Outdoor space: Cobble Hill Park, a half-block green space, is a short walk away. No off-street parking is available with this property.
Taxes: $5,832, plus a $272 monthly homeowner’s fee
Contact: Jamie Fedorko or Jessica Swersey, Warburg Realty, 917-969-5773; warburgrealty.com
Dallas | $1.799 Million
A 1929 house built in the style of a Normandy chateau, with four bedrooms and three bathrooms, on 0.99 acres
Robert L. Thornton Sr., a businessman who served as mayor of Dallas from 1953 to 1961, bought this property from its bankrupt first owner in the Great Depression, finished the house and lived there until his death in 1964. (His family remained for another decade.) The current owner bought it in 2005 and made some improvements, especially to the elaborate grounds. The house has two-year-old custom doors and windows and a four-year-old slate roof with six-inch copper gutters (oxidized for an antique look).
Called Chateaux des Grotteaux, the property sits behind an iron gate in the Lakewood neighborhood, five miles northeast of downtown Dallas. It is less than a mile west of White Rock Lake and a mile and a half west of the Dallas Arboretum and Botanical Garden.
Size: 3,201 square feet
Price per square foot: $562
Indoors: The main entrance takes you past topiary and stone urns into a living room that resembles a great hall, with a double-height ceiling with trussed beams, polished wood flooring, a wall of enormous steel-framed windows and a curved plaster fireplace with gas logs. An archway at the end leads to a circular dining room (the base of a tower) with parquet floors, original diamond-paned windows and a molded plaster decorative ceiling. (The adjacent kitchen functions, but is badly in need of renovation.) Above the dining room is a circular study that was once a poker room. At the top of the tower is a crenelated roof deck.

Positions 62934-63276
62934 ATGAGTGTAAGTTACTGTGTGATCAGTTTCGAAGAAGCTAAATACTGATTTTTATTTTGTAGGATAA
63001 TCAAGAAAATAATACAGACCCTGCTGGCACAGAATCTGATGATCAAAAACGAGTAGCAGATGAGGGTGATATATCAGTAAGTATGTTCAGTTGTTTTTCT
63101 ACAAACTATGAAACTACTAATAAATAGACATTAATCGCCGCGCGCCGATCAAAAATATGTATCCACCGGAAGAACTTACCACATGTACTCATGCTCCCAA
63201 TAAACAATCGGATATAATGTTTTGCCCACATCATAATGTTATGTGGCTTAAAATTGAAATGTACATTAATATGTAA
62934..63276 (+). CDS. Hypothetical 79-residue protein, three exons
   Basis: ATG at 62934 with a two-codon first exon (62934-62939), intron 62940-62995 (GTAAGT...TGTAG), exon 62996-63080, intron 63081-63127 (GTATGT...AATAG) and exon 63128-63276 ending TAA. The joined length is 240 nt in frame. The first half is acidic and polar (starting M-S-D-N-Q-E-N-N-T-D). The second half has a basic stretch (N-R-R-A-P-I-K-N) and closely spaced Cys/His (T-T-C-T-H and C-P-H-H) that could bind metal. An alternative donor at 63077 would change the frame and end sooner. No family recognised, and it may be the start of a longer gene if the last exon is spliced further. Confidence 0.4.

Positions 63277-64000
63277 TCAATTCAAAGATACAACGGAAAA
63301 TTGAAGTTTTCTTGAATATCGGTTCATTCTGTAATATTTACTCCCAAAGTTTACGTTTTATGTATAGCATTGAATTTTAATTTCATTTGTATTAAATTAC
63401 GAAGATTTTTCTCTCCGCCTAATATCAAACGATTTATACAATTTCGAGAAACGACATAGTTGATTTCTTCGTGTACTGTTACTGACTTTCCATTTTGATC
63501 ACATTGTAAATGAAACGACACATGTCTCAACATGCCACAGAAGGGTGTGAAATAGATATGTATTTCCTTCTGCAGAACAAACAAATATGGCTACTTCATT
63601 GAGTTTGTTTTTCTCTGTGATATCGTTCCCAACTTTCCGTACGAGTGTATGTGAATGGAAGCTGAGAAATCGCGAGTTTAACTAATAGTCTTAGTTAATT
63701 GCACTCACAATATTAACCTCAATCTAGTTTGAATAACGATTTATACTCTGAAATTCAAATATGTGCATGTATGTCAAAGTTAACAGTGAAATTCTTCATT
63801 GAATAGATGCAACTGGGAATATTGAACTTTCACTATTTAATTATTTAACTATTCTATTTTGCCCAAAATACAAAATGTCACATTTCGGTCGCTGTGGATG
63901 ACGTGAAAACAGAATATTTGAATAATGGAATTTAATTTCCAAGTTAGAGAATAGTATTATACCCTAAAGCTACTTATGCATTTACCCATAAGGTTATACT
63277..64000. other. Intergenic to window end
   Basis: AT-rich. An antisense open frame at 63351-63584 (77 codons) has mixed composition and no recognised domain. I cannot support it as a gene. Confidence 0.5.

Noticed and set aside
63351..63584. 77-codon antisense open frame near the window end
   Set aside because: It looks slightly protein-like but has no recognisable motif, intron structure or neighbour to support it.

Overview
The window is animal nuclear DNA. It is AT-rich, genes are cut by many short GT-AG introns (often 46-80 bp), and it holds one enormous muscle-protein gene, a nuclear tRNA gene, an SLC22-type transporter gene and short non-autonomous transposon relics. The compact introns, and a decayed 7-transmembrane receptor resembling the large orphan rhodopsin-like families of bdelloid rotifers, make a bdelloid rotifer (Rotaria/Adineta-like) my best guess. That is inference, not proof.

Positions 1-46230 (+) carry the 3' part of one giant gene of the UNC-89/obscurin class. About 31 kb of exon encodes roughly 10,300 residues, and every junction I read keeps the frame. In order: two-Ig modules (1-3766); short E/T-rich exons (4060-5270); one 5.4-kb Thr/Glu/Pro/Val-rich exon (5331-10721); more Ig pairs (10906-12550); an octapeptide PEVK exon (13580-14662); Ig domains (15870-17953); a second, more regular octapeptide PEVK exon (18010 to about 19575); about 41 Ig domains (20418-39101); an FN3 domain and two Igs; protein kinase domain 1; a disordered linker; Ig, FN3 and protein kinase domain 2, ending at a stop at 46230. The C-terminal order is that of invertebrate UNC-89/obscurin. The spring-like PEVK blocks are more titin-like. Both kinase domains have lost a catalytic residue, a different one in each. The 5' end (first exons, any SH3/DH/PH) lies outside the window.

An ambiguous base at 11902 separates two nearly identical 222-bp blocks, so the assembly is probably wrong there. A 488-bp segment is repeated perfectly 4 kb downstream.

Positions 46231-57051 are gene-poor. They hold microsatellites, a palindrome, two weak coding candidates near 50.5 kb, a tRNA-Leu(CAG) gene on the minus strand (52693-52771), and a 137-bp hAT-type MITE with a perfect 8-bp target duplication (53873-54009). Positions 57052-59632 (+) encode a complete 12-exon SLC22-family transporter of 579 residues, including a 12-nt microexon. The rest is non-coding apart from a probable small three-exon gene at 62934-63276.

A second archway takes you up a few steps to a large bedroom with a bay window and a decorative plaster ceiling. This room has the use of a vintage bathroom faced in lilac tiles, with a tub, a separate shower and a bidet. A much smaller bedroom is next to the study.
Another, unconnected bedroom wing is reached by a large spiral staircase at the opposite end of the living room. (The home also has an elevator, but it is currently not operable.) A room that was used by Mrs. Thornton includes a vaulted ceiling with dark beams, a carved rococo fireplace mantel and walls covered in bird-patterned paper. Steel-framed glass doors open to a private balcony overlooking the backyard.
Mr. Thornton occupied a room that has a tray ceiling, mirrored closet doors, a niche with built-in storage and its own balcony. A hallway bathroom between the two rooms used by the Thortons needs to be finished (it was gutted during the installation of an antique stained-glass window).
Outdoor space: The grounds have meandering paths, stone walls, specimen trees, a patio, a renovated saltwater swimming pool, a restored koi pond, a gazebo, a small amphitheater and a curving staircase descending to a subterranean “secret” garden. The original carriage house has been partly renovated, with a concrete foundation, electricity, plumbing and a patio. The antique cannon in front (as well as other cannons on the grounds) will remain (the statuary is negotiable). A garage was torn down, but materials are in place for new construction, including bricks and slate tiles that match the main building.
Contact: DeCarla Anderson, Compass, 214-695-9043; compass.com